In MySQL Cluster 8.0.20 we added one more query type that can be pushed
down to NDB data nodes. These queries are outer join queries and semi-join
queries using the FirstMatch strategy.
These queries can be pushed if conditions can be pushed on those parts of
the query that involve the outer join using a concept in the MySQL Server
called join nests.
Pushed queries means that the join execution is pushed down to the NDB
data nodes. This means that the rows to process for the second table in
the join is sent directly from the LDM threads to the join processor
that will start the select on the second table. The join can contain
up to 32 tables. Many filters can be pushed as well. It is also possible
to push parts of a join query. We are actively working on supporting
more and more query variants for push down to NDB data nodes.
The main benefits of pushing the queries down to data nodes is that it
enables the queries to be parallelised since both accesses to the data
owning parts (LDM threads) and the join processors (tc threads) can be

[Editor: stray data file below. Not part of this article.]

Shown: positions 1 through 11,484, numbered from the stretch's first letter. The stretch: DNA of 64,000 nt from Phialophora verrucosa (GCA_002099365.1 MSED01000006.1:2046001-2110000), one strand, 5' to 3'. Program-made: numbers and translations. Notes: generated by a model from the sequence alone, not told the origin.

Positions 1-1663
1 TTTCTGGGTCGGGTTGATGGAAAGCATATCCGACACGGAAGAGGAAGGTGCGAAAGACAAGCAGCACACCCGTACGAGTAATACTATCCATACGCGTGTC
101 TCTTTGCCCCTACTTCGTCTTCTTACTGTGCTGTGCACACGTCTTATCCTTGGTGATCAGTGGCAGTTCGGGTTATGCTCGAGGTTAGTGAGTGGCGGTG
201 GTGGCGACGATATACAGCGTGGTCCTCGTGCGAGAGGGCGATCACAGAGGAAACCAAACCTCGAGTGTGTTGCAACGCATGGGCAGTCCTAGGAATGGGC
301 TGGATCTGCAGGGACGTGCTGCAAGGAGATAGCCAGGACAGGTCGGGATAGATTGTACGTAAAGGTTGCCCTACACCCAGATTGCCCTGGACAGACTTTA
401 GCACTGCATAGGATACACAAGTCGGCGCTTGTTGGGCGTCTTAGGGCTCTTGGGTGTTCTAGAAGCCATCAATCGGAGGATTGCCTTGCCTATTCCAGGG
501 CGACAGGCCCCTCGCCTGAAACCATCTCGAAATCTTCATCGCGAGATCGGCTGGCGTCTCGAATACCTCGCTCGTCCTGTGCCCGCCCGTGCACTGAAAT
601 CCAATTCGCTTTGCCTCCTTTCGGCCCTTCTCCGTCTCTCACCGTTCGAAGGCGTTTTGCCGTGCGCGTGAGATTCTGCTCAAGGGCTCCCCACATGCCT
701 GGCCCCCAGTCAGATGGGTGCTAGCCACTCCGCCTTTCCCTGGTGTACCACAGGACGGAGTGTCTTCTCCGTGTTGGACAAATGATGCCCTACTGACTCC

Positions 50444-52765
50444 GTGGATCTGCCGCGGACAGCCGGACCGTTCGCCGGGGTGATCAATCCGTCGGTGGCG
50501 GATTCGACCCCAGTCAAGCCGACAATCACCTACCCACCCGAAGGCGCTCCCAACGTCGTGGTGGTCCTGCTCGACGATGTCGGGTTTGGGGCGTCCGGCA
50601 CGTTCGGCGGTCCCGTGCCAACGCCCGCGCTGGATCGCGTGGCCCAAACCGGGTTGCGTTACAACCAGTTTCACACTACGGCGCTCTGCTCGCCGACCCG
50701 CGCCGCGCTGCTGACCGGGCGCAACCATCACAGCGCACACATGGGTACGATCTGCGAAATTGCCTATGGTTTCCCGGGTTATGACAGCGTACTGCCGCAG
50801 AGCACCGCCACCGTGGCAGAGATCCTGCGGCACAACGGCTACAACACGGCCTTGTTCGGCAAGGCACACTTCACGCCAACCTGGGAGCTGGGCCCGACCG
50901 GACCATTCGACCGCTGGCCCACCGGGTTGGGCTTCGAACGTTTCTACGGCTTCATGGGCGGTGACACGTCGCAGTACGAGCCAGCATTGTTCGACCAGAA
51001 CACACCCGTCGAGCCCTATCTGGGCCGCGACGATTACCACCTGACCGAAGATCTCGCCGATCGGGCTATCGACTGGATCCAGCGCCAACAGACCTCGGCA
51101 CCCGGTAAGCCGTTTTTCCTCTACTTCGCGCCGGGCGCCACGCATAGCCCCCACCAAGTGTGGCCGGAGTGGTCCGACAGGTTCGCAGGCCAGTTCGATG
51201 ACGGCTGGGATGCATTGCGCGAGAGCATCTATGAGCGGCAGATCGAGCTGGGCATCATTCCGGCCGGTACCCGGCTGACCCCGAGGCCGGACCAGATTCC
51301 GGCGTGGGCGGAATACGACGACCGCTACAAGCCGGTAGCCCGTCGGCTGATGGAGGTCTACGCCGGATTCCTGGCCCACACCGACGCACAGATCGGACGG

executed in parallel on multiple nodes and multiple threads in each
node. This means that queries can return the results much quicker.
Some queries can become more than 50 times faster using this approach
compared to when queries are executed entirely in the MySQL Server.
In our development of these new pushdown join features we measure the
result of executing queries in TPC-H. In TPC-H there is one outer join
query that looks like this:
count(*) as custdist
count(o_orderkey) as c_count
customer left outer join orders on
c_custkey = o_custkey
and o_comment not like '%special%requests%'
) as c_orders
This query benefits greatly from both the push of outer joins, it also
benefits greatly from the new CPU spinning and it benefits from using the
shared memory transporter between the data node and the MySQL Server.
Combined together these 3 things together improve latency of this query
(Q13) in TPC-H by a factor of 10x when compared to executing it in
MySQL Cluster 7.6.
Another query that benefits greatly from these changes is Q4 in TPC-H.
count(*) as order_count
o_orderdate >= '1993-07-01'
and o_orderdate < date_add( '1993-07-01', interval '3' month)
and exists (
l_orderkey = o_orderkey
and l_commitdate < l_receiptdate
This query executes more than 50 times faster in MySQL Cluster 8.0.20
compared to in MySQL Cluster 7.6 and this benefit comes strictly from
changing the execution algorithm.